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Unholy war or chosen by God?

Aspects of the Shakespearean drama Umkhokha are reminiscent of but not based on reality. Its brilliance is in centering women who are vying for power they don't qualify for
Thu, Oct 07, 2021

Before a single word of dialogue is uttered on Umkhokha, Mbuso Khoza leads a congregation in song from picturesque hill surrounds on sacred land. The song is beautiful, the men regal in green Zionist garb and umqhele on their full heads of hair and connecting beards. Dignified.

However, there is a separation. The women are on the opposite side, dressed in maroon attire with their heads covered in the Muslim style for some, and the Catholic way of nuns for the others. They are backing Khoza and the men in song.

Diligent writing on the part of head writer, Chris Q. Radebe for setting the parallels by showing and not telling in the early passages of the drama. The men are almost one-dimensional and uniform, while the women are varied in looks, age and skin tones.

The production also had to deal with the requirements of a pilot (the first episode of a series, soapie or telenovela). Firstly, you have to grab a new audience with a fetching opening scene that will rouse their interest and encourage them to keep watching.

Secondly, you have to conclude the episode with a final scene that will leave this new audience on a cliffhanger or dramatic ending that will make watching the second episode irresistible. What happens in the middle is backstory and establishing the characters and world of the story.

Umkhokha ticked all the boxes splendidly this past Sunday.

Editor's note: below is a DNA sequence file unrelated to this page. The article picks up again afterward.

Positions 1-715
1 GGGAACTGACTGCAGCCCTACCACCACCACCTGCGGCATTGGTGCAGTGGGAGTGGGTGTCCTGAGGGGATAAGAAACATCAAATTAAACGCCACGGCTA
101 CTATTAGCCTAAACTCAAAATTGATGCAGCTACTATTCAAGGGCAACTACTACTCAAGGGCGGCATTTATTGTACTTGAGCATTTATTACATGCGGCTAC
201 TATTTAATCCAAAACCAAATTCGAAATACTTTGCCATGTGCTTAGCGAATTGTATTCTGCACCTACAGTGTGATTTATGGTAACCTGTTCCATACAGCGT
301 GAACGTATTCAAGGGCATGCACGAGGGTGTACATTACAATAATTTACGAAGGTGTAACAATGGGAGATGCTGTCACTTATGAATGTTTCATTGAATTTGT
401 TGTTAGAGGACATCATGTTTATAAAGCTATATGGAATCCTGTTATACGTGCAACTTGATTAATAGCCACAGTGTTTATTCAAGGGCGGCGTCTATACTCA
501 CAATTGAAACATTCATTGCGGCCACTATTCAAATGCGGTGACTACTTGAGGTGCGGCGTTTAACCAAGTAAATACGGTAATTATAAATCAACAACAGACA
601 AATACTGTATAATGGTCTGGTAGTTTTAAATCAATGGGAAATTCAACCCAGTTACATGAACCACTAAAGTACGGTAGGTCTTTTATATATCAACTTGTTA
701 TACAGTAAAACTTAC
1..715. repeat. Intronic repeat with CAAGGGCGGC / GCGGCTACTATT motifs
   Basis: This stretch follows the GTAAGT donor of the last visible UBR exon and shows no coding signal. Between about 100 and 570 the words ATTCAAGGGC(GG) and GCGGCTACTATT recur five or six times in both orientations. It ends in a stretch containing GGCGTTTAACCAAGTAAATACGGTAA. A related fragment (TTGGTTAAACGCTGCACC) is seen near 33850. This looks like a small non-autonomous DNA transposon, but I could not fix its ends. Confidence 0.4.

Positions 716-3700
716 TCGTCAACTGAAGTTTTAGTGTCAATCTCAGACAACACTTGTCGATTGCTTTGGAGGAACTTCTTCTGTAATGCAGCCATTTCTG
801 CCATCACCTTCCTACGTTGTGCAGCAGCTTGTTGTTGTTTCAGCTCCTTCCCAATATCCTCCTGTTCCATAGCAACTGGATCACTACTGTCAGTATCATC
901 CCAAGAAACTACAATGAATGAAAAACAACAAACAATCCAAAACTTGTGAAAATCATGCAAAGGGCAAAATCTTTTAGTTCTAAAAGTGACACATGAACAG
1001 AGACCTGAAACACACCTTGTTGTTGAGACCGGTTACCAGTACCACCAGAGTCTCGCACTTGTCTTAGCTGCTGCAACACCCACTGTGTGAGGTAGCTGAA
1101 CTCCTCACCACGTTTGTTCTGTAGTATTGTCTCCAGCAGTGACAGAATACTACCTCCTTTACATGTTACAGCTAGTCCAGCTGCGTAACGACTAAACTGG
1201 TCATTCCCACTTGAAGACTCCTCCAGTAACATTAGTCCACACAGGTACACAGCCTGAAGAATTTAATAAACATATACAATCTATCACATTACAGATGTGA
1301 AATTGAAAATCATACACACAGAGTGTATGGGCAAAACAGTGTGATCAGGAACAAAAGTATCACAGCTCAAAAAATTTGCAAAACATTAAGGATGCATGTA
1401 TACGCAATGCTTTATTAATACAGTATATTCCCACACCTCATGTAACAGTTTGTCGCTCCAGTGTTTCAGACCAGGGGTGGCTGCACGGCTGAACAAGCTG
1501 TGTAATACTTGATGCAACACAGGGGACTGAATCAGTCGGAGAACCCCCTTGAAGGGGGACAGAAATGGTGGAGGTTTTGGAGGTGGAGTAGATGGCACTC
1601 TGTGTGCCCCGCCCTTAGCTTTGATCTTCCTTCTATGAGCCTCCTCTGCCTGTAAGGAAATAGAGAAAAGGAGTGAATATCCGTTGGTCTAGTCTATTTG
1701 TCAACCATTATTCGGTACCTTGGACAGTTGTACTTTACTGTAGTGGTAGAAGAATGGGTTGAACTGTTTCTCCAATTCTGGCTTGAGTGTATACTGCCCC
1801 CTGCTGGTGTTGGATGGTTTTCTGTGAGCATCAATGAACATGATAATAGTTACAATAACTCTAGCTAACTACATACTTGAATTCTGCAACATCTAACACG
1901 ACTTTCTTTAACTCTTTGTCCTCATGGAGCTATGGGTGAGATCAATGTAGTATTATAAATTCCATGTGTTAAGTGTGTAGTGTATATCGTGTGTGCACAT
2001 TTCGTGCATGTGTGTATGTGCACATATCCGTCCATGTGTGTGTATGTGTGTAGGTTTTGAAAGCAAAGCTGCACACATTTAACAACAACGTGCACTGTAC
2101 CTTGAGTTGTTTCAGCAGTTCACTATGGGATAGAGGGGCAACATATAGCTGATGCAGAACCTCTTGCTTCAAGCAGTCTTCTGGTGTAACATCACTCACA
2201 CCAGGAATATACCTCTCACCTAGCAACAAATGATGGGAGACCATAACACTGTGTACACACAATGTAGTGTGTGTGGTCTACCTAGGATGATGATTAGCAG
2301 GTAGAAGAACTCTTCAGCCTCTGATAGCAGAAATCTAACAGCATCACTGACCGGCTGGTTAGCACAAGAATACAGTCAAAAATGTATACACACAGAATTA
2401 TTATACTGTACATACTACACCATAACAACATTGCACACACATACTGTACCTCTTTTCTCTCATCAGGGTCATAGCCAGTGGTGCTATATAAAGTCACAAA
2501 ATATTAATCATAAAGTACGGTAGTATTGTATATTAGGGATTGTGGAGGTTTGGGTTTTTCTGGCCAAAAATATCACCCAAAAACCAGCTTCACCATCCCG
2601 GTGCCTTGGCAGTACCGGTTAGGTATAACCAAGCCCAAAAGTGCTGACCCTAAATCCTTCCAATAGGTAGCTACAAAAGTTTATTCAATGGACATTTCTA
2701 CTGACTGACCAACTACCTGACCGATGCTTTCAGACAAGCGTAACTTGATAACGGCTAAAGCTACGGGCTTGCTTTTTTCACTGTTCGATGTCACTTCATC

When a church leader dies unexpectedly, a prosperous church is steeped into a succession battle regarding the rightful heir to the pulpit. The leader's son is disinterested in the position, while the other is incarcerated. His wife cannot ascend the throne because she is a woman, leaving room for a church elder to assume the position at the behest of his wife.

Power dynamics of a Shakespearean scale ensue, as the women set in motion machinations to steer the church into their preferred direction without necessarily controlling the levers of power. They emerge as central figures, in contrast to the dutiful backing singers from the opening scene.

MaMzobe (Deli Malinga) is quickly established as the villain who doesn't easily suffer fools and runs her household and family with a firm hand. She is always three moves ahead and only shows a soft touch to her husband (Sibonile Ngubane), who is integral to her ambitions.

Ngubane displays a method performance as Difa, the church elder who must wake up from the eggs and claim his "rightful" place in the church. Viewers may know Ngubane as the nefarious scoundrel chief on Isibaya, but in this role, he is unrecognisable and commands dignity and pride.

MaNzimande (Sthandiwe Kgoroge) on the other end is also trying to secure the bag for her family, but her sons are disinterested. Unlike MaMzobe she seems to be approaching the succession matter with a greater degree of justice rather than malice. But it is clear that she is not one to be trifled with and will lead her family and church, despite what custom dictates.

While it is early days, and the major drama of the series is yet to unfold, it is clear that MaMzobe and MaNzimande are set for a collision course for the ages. The series, in a multitude of ways, represents the plethora of succession battles in South African churches but with the caveat of women leading the fray.

K'sazoba lit because the show promises to be a composite of the very public succession woes of several of South Africa's churches. The country provides material aplenty for Umkhokha's writers who have the added impetus of dramatic license. Amen!

  • Umkhokha is on Mzansi Magic (DStv 161), Sundays at 8pm. The first episode is available on DStv Catch Up.